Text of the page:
# Proportion

These resources are designed to encourage students to see the bigger picture of proportional reasoning and cover:

- conversion between related compound units (speed, rates of pay, prices, density, pressure) in numerical and algebraic contexts
- the understanding that X is inversely proportional to Y is equivalent to X is proportional to 1/Y
- the construction and interpretation of equations that describe direct and inverse proportion
- the interpretation of the gradient of a straight line graph as a rate of change and to be able to recognise and interpret graphs that illustrate direct and inverse proportion

### Key National Strategy Resources for GCSE Mathematics

Proportional thinking is essential in the solution of many problems. This may not be immediately apparent and may not be accessible through a single technique such as the unitary method. The underlying ideas need to be developed systematically.

This is a website with a selection of CPD resources including teaching ideas from the Secondary National Strategy, chosen to support planning, teaching and assessment. It includes a section on proportional reasoning which starts by reviewing why developing proportional reasoning is so important and establishes links between different strands of mathematics. The resources include a proportional reasoning summary table that can be used to gain an overview of the teaching and learning support available in the four related sections which are fractions, ratio, scaling, proportional sets. The resources include comprehensive teacher notes and related resources.

Each of the four sections includes aspects of proportional reasoning which pupils find hard to understand and which are often overlooked in text books. Here is the structure of each section:

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an overview of concepts and relationships

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an outline of associated language and notation, supported by teacher notes for short mental activities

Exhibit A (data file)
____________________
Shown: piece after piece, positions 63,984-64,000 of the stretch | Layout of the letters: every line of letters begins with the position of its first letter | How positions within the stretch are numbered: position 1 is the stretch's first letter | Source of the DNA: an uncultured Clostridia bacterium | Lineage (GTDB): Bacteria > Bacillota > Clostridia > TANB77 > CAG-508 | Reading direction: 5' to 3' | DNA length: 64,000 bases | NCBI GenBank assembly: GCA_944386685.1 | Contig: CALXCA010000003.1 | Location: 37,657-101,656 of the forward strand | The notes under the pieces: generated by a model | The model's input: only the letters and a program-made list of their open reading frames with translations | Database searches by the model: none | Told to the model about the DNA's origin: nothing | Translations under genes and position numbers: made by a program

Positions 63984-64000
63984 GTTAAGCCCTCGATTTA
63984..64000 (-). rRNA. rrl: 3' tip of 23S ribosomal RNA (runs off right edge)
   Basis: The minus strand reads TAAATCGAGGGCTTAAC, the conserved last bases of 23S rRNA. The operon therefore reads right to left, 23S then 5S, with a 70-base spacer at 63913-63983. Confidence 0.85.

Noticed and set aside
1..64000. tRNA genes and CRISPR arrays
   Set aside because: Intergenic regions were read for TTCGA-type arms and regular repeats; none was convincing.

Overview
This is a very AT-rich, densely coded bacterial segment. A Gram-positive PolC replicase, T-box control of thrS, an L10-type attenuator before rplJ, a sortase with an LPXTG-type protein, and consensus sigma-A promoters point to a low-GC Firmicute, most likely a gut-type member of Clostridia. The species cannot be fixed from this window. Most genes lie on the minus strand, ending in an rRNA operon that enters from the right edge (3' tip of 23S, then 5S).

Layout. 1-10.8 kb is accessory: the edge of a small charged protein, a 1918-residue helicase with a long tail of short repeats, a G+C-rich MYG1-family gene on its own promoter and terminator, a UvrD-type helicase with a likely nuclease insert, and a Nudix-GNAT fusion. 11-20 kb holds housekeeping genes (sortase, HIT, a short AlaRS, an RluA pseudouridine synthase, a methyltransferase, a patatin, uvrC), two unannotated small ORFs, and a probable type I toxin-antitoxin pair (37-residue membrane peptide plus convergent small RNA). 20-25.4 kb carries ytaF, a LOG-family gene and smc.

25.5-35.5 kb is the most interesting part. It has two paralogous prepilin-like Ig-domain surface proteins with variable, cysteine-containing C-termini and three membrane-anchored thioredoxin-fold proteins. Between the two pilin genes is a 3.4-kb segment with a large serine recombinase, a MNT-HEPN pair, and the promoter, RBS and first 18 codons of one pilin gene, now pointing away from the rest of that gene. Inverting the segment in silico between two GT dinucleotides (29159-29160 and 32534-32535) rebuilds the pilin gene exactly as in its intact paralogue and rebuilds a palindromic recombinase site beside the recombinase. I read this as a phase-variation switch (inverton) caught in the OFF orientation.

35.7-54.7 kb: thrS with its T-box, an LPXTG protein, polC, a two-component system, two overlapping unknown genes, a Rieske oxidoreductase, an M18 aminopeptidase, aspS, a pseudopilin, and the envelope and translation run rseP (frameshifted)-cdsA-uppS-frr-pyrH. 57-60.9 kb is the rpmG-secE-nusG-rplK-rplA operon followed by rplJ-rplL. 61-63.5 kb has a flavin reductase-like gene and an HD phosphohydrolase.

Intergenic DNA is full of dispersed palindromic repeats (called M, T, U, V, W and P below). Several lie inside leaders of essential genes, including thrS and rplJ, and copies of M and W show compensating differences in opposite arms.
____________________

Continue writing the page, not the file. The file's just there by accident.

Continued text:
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suggestions for making connections through supporting images, along with teacher notes and resources.

### Developing Proportional Reasoning N6

In this resource students are required to reflect on the reasoning they currently use when solving proportion problems, examine proportion problems, appreciate their multiplicative structure and create their own variants of proportion problems. Proportional reasoning is notoriously difficult for many students and many have difficulty in recognising the multiplicative structures that underlie proportion problems. Instead, they use addition methods or informal methods using doubling, halving and adding. This session aims to expose, and build on, this prior learning.

Students are given four direct proportion problems to solve, taken from different areas of the mathematics curriculum. They then compare their methods for solving these with methods produced by other students. This leads to a discussion that compares the use of more primitive informal methods that use adding, doubling and halving with the use of more sophisticated methods that use multiplication.

This resource is aimed more at building understanding with students who may previously have struggled with this concept.

These materials exemplify the ideas and approaches adopted in the Standards Unit pilot. To get best value from them use them in association with the guidance and other materials in the resource. http://stem.org.uk/rxzr

### Hot Under the Collar

In this task, students consider two different methods for converting temperatures from degrees Celsius to degrees Fahrenheit. Students have to select a way of comparing the two methods, explore the effects of varying temperature, make accurate calculations and devise a method of deciding when the approximate method gives a value that is too high. They are then required to interpret their tables and graphs to help solve the problem and relate their findings to the original context.